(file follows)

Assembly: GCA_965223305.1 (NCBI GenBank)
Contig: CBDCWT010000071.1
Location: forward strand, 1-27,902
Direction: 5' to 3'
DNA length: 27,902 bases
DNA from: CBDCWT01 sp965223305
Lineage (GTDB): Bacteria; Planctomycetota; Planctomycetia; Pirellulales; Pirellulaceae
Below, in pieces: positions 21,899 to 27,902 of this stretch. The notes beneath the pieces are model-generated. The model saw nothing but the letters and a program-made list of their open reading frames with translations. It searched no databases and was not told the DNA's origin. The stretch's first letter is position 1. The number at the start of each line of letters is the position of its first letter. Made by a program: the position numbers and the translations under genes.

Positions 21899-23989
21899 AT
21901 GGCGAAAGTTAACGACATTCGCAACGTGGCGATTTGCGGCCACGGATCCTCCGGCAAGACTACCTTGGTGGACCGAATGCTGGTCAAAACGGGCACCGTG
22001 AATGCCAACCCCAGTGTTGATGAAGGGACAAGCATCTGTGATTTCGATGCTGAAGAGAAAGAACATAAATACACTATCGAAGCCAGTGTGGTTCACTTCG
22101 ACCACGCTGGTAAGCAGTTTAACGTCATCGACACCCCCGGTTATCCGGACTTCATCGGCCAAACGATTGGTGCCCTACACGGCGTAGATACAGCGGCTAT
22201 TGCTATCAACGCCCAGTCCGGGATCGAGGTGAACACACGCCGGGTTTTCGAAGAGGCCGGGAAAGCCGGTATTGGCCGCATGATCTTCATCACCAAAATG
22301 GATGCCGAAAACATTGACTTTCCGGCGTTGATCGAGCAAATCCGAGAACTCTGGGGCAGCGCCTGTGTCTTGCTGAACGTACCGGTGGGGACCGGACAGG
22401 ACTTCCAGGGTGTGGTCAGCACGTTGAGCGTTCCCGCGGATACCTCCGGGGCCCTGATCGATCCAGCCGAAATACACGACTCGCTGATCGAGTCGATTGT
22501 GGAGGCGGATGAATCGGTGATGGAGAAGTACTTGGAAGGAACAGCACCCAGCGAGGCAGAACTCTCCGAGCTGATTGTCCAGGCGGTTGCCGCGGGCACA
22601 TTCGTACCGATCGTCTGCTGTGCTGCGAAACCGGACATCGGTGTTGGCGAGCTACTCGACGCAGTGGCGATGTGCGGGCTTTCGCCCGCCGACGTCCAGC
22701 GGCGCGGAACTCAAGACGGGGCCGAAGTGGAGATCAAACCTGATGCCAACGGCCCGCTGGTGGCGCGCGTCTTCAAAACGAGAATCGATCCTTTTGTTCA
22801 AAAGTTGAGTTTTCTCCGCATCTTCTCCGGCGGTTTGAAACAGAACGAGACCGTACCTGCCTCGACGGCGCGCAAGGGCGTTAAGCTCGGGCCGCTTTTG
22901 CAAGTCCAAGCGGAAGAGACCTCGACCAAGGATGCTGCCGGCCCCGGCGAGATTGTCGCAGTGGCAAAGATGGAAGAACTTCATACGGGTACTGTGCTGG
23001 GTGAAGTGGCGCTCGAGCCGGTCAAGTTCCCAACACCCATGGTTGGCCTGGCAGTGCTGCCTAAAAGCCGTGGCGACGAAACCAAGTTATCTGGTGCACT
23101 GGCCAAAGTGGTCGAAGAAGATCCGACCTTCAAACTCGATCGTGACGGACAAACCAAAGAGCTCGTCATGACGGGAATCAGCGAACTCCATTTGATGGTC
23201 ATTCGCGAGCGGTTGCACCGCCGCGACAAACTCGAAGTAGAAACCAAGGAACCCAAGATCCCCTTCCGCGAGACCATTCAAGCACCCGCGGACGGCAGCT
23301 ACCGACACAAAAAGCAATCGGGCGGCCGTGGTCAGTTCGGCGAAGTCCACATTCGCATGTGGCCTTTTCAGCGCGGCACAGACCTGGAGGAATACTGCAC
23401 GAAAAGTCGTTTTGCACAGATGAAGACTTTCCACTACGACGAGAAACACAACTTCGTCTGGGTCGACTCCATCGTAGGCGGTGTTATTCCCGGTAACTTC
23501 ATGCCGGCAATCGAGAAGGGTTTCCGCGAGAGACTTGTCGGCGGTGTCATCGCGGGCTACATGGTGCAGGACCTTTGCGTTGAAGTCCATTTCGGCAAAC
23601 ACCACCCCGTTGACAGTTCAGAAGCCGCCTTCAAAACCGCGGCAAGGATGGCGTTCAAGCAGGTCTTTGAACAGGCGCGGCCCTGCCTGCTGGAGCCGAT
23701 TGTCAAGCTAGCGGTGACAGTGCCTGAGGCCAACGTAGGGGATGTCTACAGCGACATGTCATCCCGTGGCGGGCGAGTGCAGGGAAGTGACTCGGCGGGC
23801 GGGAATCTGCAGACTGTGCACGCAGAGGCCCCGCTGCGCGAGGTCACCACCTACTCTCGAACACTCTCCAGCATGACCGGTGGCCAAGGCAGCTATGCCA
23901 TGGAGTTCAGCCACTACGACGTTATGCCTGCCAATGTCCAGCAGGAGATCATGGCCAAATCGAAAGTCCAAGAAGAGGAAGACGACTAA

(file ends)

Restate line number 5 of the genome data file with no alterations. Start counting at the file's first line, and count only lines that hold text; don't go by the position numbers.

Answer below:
DNA length: 27,902 bases